God stopped mattering to me when I was 15. That was the year when I heard my Grampa Busse preach for the first time. Both of my grandfathers, as well as several great-grandfathers and great-great- grandfathers were ministers. But I only knew one. Grampa Busse.
When I was 15 Grampa and his second wife came to visit us. Both devout preacher's kids, my parents rebelled against religion in their 40's, parting company with the Southern Baptist church of my childhood. But their search for a new church home was sporadic at best, and they hadn't been attending any one church with any regularity. However with my grandfather in town, we got up on Sunday morning and went to the last church they'd visited.
It was a new church start and it met in my high school. Unfortunately the worship time had changed and none of us knew it. When we arrived and found no worship service in progress guilt reared its head. We had demonstrated to my grandfather that we were merrily strolling down the path to Sinnerville with a rest stop at Heathen Junction.
So we came back home, proverbial tails between our legs, all dressed for salvation, but with no place to go. But my Grampa, who as a pastor had a tent revivalist penchant, saved -- no pun intended -- the day. He just happened to have a tape of a sermon he had preached recently with him.
We listened. It's challenging to articulate what I felt in response to his preaching. Fear, sadness, anger. Even the fieriest of fiery sermons in my tradition had not prepared me for his vitriolic pounding of the pulpit. I no longer remember his text but I remember that his sermon became a raging rant, a diatribe, an angry, judgmental lashing out.
It scared me. It angered me. It represented everything I'd despised about church, religion, God. No matter how often I was taught in Sunday School that Jesus was our Good Shepherd who loved us and died for our sins, the greater lesson I ultimately received was that God must matter to me because if God didn't I would roast in the flames of eternal hell. God mattered because if not I would be punished.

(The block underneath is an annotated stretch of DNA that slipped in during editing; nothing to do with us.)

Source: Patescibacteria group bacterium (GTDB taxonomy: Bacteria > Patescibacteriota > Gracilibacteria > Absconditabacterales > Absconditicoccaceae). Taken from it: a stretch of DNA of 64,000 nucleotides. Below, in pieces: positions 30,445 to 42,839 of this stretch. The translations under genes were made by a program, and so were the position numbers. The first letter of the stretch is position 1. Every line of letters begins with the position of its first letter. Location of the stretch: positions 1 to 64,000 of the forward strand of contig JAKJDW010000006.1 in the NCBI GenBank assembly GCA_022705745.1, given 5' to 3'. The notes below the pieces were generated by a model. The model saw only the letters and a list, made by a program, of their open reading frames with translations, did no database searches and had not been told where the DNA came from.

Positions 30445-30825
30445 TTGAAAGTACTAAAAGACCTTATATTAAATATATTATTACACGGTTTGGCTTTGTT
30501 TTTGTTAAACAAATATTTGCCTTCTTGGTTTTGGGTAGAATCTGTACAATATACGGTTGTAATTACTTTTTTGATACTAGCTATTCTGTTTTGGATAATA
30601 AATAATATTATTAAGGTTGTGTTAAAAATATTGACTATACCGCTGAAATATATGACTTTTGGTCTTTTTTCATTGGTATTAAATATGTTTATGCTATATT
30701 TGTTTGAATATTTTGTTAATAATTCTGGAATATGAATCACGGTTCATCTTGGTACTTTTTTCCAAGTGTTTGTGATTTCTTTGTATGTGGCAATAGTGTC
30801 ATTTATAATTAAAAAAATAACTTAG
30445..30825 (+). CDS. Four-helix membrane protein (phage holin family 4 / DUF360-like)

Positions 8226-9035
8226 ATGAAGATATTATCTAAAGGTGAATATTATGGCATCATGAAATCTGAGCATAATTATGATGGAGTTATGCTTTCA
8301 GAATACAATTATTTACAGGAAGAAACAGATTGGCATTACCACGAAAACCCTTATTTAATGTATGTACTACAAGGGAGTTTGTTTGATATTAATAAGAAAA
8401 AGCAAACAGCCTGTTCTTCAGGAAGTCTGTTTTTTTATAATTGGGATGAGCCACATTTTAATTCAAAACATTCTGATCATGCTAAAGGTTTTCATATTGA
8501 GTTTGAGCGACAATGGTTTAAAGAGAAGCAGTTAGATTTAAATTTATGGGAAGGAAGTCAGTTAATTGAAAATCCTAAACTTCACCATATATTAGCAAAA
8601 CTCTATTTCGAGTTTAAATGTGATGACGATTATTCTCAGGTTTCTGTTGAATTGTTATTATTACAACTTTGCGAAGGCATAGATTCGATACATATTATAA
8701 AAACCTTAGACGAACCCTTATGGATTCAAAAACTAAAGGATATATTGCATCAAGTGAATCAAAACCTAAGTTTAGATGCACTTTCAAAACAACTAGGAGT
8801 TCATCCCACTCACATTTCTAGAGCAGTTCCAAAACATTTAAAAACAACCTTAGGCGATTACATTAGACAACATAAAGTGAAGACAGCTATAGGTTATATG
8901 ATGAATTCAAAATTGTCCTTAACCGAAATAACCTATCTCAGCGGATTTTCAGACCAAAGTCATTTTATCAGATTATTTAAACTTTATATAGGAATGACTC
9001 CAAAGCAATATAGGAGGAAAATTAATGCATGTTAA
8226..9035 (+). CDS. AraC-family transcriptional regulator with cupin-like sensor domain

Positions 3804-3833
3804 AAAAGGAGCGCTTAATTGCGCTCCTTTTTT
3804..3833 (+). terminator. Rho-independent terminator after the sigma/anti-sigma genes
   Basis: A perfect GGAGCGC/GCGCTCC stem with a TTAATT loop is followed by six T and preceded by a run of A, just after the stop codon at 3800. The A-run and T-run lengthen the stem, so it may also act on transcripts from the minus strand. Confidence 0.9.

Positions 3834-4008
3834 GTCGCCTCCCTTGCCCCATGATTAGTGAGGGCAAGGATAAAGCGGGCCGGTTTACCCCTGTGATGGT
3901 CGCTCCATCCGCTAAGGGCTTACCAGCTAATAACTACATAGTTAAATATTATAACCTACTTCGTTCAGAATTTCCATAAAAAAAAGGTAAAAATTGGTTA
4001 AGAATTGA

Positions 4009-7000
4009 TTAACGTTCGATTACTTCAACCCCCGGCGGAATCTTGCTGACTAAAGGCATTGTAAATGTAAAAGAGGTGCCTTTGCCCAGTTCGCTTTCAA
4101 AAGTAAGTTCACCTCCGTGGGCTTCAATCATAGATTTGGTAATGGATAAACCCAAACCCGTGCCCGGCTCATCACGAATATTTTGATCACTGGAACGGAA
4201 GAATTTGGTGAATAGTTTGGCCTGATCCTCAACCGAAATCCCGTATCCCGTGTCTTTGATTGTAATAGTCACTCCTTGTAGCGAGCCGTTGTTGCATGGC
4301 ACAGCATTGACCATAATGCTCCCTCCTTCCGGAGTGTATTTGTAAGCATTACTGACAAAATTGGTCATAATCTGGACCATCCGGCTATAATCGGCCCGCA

And in my adolescent rebellion, which was taking definitive shape and form, I thought, "To hell with hell. If I'm going, then so be it. This is not a God I can live with or claim." That day, after his sermon was finally over I sat at the top of our stairs and cried. I was done with church, with religion, with God. I was done.
I was done. Until I wasn't.
It turns out that God did matter, does matter in my life. I had to own up to the fact that I had become completely lost before I could be found. I also had to realize that God wasn't going to matter to me in doctrine. God mattered to me in relationship. God found me, I turned back to God, however you want to phrase it, through the outstretched hands of others. People who loved me, who accepted me, who welcomed me, who saw something in me I hadn't yet recognized in myself.
God matters to me in relationship, in community. God matters in the stories each of us brings to the community, and in the story of God that is all of our stories. God matters to me because I believe that I was claimed by God in love -- a love of compassion, justice and grace. I rediscovered God's love in the love I received from others. And the response I believe I'm asked to give back to God is one of love. I do not think that God wants me to live in terror of damnation for not getting it right, but to love with all my being, even though I love imperfectly, because God loved me first.